Landscape photographers tend to chase the perfect light, the light that will lend to the scene a sense of glory that otherwise would not be there. We all think we know what those perfect conditions are. We have al heard the call of the splendrous sunrise or sunset, we have all checked weather apps religiously for the best possible times and conditions and many times we have come home feeling disappointed because the fog did not manifest, sunrise was hidden behind clouds or sunset was cut short by rain showers.
A couple of weeks ago I started teaching individual workshops again and soon everything felt like I have never even stopped due to the pandemic. I simply love teaching. We started very early in the morning, just after sunrise, just because in a forest harsh light is difficult to work with. We did not have any real fog though, which is something forest photographers crave. In workshops you need to work with the conditions you get and on one occasion, the light was very harsh and on another it was pouring down with rain for hours and hours and hours.
These were not what we would call perfect conditions, but fact is : they kind of were the perfect conditions, because these were the conditions that we had to deal with. An early start ensures soft light for at least a little while and admittedly it is my favourite part of the day. The forests are waking up and they still belong to their animal habitants. Bird song fills the air and it feels like the most alive moment of the forest of the day. Everything is calm and there is usually not another living human soul out there. These are my perfect conditions...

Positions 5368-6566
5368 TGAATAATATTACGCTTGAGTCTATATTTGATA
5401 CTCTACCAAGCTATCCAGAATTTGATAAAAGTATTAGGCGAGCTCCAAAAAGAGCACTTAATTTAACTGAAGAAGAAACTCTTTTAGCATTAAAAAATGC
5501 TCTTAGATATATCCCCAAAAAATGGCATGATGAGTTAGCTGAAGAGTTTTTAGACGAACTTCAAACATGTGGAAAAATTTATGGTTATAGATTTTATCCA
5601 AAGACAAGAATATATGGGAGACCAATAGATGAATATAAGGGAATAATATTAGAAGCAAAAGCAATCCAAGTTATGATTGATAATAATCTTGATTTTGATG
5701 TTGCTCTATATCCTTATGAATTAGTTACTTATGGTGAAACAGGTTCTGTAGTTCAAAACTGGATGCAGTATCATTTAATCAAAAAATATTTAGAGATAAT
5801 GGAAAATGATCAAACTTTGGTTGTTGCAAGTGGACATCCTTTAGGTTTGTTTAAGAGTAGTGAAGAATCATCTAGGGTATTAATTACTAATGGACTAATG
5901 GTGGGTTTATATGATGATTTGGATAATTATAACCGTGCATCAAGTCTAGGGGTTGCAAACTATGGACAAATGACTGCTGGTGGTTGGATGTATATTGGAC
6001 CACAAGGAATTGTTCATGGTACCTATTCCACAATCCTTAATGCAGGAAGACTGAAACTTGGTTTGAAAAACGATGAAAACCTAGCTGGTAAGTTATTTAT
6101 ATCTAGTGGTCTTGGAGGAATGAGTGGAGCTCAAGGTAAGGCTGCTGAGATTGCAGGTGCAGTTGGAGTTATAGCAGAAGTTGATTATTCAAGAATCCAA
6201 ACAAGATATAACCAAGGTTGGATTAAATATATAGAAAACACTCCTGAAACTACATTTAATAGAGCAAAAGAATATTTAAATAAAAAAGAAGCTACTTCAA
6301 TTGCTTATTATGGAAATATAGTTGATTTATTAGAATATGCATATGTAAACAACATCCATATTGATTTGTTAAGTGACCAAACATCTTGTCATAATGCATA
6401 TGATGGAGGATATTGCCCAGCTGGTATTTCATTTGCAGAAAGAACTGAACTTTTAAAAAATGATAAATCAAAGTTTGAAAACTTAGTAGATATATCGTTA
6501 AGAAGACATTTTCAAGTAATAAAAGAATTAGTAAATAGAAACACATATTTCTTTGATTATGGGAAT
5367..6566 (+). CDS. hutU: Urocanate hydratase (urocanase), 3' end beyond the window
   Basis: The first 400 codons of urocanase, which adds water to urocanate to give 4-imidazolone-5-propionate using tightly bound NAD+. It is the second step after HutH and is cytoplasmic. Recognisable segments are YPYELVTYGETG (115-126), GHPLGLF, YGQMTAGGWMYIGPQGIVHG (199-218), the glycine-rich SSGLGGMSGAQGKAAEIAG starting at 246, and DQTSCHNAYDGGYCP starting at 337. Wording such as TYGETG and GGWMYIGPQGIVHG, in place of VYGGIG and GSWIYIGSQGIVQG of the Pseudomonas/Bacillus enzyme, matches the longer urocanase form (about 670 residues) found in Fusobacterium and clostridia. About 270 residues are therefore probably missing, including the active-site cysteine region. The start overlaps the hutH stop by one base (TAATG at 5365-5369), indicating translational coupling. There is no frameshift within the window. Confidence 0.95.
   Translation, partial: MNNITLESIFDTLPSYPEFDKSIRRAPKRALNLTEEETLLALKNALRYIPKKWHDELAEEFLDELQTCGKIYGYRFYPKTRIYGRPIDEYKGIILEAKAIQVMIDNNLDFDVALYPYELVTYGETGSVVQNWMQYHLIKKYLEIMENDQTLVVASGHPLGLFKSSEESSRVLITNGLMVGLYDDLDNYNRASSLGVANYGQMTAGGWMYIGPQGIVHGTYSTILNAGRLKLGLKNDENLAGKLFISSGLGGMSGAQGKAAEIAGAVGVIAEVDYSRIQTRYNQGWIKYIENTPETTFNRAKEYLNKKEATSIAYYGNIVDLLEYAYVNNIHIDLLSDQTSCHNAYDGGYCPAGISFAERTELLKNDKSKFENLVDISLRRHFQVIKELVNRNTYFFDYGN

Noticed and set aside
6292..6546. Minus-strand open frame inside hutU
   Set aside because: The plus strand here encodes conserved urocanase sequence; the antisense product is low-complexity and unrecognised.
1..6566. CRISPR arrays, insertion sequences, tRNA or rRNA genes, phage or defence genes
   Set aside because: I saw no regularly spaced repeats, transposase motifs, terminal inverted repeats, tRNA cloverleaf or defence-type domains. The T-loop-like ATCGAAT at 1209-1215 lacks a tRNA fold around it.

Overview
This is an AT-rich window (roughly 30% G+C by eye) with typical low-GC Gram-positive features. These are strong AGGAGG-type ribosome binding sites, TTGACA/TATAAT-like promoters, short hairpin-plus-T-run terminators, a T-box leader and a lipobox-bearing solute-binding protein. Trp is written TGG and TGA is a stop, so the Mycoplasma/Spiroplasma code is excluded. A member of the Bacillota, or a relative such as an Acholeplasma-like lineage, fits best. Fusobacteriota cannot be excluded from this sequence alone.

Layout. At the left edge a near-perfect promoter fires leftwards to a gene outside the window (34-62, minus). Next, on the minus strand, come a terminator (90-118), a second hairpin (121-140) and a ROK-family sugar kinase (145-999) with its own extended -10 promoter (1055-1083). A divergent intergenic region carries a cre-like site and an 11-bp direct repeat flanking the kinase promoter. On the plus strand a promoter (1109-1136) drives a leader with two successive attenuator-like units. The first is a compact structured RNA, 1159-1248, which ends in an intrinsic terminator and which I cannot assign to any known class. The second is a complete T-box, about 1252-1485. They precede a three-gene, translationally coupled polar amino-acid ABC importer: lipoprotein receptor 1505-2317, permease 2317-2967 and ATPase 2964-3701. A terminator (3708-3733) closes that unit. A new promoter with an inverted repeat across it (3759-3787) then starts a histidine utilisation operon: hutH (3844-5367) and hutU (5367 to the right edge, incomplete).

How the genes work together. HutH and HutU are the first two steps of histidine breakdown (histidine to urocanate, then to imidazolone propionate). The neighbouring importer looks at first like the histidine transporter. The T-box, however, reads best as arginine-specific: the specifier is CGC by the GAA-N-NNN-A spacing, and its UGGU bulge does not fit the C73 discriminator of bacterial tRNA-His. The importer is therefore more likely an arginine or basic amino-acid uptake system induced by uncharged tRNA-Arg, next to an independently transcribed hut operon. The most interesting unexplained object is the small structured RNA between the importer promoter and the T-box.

A spring forest in the pouring rain. Lumix S1R with Lumix S Pro 70-200 F4 at iso 2000. The conditions were very far from what one would call perfect, yet this is one of my favourite images of this year
Photographing in pouring rain raises challenges and it is certainly hard on workshop attendants, because it is hard enough as it is to learn forest photography, let alone if you need to constantly watch out for water on the camera, on the lens and shoot at ridiculously high iso's because it is so dark. At other the sun is harsh and this brings challenges of its own.
I am guilty of chasing the fog, I used to drive miles and miles to where the fog, ever elusive, was forecasted to be. Most of the time, the forecast was wrong and I would drive on hoping to find it. In the mountains I would drive up and down when low clouds would drift into the forest only to see it dissipate before my very eyes as soon as I arrived. Of course I often succeeded in taking pictures in the fog, but I would feel rushed, because I wanted to make the most of these fleeting misty moments. I know all too well that in a blink of an eye, it will disappear.